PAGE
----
The Atlantic

Stephen Hawking Lived Beyond His Body

For all of us, the act of being and thinking requires a network of complex support. The late physicist’s disability made it visible.
Source: China Photos / Getty

Midnight. As I was browsing the internet, I saw, like shooting stars, emails suddenly appear and disappear from the right-hand corner of my computer screen. The first from CNN announcing the death of Stephen Hawking, the second from an editor at The Atlantic asking me to write about him.

I had written about the man for 10 years—as a biographer of some sort, or an anthropologist of science to be more precise, studying the traces of Hawking’s presence. But now I felt a powerless inertia, unable to write anything. I didn’t think I would be affected by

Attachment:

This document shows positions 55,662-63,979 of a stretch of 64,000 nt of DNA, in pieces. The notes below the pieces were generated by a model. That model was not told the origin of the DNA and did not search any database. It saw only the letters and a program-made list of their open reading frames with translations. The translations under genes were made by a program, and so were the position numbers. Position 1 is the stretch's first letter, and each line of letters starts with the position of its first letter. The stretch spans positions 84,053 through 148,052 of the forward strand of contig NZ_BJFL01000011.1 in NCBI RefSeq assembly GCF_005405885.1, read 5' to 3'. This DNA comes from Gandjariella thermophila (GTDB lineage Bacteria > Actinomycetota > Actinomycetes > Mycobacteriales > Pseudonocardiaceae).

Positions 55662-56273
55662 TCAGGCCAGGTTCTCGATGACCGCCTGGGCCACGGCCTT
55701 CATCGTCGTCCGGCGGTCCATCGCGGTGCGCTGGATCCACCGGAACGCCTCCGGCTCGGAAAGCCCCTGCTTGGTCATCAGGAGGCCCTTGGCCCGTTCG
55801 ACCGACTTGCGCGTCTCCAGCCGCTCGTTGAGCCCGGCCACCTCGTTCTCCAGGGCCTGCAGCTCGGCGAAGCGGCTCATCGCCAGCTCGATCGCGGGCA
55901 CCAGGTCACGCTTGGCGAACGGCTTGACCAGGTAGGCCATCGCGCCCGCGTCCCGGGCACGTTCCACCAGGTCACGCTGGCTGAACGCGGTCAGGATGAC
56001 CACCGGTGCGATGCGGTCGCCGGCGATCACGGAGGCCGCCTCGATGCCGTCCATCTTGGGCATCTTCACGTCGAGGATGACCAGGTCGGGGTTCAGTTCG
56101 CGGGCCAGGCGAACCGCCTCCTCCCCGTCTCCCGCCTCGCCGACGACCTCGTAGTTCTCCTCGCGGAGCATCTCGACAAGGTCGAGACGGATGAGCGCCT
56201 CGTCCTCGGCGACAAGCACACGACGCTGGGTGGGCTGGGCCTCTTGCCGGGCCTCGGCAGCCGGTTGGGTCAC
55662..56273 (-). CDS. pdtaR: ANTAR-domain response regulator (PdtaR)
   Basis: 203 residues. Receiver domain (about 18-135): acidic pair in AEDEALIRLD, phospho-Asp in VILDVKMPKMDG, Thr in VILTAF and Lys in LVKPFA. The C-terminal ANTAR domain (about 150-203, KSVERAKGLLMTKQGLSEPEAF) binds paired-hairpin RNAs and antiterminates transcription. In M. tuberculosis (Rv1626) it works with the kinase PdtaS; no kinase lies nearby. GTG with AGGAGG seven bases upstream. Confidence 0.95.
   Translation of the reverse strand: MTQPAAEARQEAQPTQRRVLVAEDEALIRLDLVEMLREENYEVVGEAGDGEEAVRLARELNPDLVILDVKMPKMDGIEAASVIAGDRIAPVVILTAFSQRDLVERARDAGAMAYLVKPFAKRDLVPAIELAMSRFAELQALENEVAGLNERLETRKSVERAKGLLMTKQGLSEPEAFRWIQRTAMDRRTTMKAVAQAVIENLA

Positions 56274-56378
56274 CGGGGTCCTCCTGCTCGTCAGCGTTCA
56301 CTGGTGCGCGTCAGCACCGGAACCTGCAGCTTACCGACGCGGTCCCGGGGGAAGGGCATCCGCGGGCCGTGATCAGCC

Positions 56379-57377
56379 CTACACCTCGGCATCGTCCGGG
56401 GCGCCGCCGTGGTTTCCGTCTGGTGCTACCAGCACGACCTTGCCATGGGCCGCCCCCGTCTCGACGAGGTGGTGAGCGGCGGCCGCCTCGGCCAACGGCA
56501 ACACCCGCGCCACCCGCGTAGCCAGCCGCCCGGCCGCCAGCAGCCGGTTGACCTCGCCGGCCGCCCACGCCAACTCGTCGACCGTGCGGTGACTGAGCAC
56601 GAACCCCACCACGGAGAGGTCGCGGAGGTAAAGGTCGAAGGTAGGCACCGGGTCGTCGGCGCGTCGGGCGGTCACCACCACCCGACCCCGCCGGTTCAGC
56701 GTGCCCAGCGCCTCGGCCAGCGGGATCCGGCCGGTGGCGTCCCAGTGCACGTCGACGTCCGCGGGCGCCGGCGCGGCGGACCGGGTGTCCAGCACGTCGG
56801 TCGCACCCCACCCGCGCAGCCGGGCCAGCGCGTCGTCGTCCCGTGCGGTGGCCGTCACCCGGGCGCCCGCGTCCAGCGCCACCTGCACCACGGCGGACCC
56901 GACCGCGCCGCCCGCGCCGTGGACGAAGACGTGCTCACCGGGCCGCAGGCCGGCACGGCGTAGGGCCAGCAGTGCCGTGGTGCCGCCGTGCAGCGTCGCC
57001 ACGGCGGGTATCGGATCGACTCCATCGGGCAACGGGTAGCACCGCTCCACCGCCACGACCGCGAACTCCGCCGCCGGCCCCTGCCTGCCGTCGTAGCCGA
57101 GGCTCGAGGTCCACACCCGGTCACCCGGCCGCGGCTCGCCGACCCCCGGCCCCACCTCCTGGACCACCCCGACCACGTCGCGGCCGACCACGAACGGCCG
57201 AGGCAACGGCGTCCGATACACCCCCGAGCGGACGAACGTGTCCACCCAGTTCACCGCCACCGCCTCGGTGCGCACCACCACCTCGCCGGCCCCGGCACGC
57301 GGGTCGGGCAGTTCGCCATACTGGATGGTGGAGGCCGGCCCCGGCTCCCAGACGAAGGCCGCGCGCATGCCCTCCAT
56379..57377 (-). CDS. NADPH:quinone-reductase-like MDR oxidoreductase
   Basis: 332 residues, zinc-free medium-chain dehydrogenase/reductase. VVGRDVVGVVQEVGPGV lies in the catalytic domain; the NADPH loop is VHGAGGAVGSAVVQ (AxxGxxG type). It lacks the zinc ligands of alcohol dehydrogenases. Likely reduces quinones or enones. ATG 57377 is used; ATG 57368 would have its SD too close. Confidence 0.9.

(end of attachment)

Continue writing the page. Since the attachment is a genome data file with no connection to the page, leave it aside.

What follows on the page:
You're reading a preview, sign up to read more.

More from The Atlantic

The Atlantic5 min readPolitics
Joe Biden Is Running for President
The former vice president has finally decided he’s in, and he’s announcing in less than a week. Now he just has to finish putting a campaign together.
The Atlantic6 min readPolitics
The Perverse Paradox of the Mueller Report
Donald Trump’s outrageous behavior described by the special counsel is, at this point, so deeply familiar that it has lost its power to outrage.
The Atlantic8 min read
Who’s Really Buying Property in San Francisco?
Updated on April 19 at 1:28 p.m. ET. There has never been a town like the one San Francisco is becoming, a place where a single industry composed almost entirely of rich people thoroughly dominates the local economy. Much of the money that’s been squ